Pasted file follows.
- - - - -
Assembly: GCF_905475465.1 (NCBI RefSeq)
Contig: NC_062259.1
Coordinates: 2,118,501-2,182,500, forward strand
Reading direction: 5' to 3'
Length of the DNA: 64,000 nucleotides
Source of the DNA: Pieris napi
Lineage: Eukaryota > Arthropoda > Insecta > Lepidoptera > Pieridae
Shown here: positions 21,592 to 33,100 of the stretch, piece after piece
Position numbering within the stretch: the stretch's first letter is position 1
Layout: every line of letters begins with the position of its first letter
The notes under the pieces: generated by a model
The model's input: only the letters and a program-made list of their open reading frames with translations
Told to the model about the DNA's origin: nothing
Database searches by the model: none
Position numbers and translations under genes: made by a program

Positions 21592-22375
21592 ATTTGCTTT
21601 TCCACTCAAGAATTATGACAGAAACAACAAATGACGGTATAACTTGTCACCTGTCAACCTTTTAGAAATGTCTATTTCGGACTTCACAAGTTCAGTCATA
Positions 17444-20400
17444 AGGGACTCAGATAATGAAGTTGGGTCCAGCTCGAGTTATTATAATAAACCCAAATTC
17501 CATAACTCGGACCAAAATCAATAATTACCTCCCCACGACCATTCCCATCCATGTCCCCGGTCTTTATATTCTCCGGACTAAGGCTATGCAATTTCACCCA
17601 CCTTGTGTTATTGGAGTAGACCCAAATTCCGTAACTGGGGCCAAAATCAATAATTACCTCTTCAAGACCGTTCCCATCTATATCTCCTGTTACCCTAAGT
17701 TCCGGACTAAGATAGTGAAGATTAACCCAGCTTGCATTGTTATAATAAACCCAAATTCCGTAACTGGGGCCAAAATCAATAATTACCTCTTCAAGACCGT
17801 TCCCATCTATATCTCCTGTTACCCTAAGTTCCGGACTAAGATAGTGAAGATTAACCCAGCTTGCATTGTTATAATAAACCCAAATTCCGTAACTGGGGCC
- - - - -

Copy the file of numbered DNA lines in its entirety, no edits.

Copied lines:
Assembly: GCF_905475465.1 (NCBI RefSeq)
Contig: NC_062259.1
Coordinates: 2,118,501-2,182,500, forward strand
Reading direction: 5' to 3'
Length of the DNA: 64,000 nucleotides
Source of the DNA: Pieris napi
Lineage: Eukaryota > Arthropoda > Insecta > Lepidoptera > Pieridae
Shown here: positions 21,592 to 33,100 of the stretch, piece after piece
Position numbering within the stretch: the stretch's first letter is position 1
Layout: every line of letters begins with the position of its first letter
The notes under the pieces: generated by a model
The model's input: only the letters and a program-made list of their open reading frames with translations
Told to the model about the DNA's origin: nothing
Database searches by the model: none
Position numbers and translations under genes: made by a program

Positions 21592-22375
21592 ATTTGCTTT
21601 TCCACTCAAGAATTATGACAGAAACAACAAATGACGGTATAACTTGTCACCTGTCAACCTTTTAGAAATGTCTATTTCGGACTTCACAAGTTCAGTCATA
Positions 17444-20400
17444 AGGGACTCAGATAATGAAGTTGGGTCCAGCTCGAGTTATTATAATAAACCCAAATTC
17501 CATAACTCGGACCAAAATCAATAATTACCTCCCCACGACCATTCCCATCCATGTCCCCGGTCTTTATATTCTCCGGACTAAGGCTATGCAATTTCACCCA
17601 CCTTGTGTTATTGGAGTAGACCCAAATTCCGTAACTGGGGCCAAAATCAATAATTACCTCTTCAAGACCGTTCCCATCTATATCTCCTGTTACCCTAAGT
17701 TCCGGACTAAGATAGTGAAGATTAACCCAGCTTGCATTGTTATAATAAACCCAAATTCCGTAACTGGGGCCAAAATCAATAATTACCTCTTCAAGACCGT
17801 TCCCATCTATATCTCCTGTTACCCTAAGTTCCGGACTAAGATAGTGAAGATTAACCCAGCTTGCATTGTTATAATAAACCCAAATTCCGTAACTGGGGCC